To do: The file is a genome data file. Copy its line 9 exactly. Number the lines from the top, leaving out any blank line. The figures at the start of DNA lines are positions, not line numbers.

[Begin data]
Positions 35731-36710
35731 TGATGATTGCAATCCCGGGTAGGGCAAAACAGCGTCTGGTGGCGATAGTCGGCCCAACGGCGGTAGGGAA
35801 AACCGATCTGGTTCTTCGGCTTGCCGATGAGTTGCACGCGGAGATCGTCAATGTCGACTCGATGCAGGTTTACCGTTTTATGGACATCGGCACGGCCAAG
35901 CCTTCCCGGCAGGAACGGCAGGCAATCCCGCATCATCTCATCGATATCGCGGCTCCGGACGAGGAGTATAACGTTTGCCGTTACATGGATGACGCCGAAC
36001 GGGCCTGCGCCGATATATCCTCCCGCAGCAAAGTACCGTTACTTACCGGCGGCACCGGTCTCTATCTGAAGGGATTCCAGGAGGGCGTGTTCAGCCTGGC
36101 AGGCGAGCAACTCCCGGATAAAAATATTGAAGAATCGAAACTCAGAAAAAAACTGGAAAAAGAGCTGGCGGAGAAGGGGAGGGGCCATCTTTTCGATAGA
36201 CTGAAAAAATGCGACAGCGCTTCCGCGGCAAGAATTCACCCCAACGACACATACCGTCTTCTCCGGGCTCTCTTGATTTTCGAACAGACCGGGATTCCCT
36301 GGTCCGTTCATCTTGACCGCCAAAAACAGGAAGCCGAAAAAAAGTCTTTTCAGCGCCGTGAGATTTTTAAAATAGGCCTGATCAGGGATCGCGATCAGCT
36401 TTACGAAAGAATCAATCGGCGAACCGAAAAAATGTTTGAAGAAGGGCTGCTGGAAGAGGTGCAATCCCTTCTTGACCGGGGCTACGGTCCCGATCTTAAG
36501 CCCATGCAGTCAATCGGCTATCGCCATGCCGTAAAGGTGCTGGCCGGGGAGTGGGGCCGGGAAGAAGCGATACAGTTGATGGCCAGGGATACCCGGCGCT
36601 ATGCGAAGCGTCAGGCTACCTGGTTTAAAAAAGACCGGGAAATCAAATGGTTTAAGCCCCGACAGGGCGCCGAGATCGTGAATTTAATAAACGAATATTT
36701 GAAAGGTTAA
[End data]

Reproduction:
36401 TTACGAAAGAATCAATCGGCGAACCGAAAAAATGTTTGAAGAAGGGCTGCTGGAAGAGGTGCAATCCCTTCTTGACCGGGGCTACGGTCCCGATCTTAAG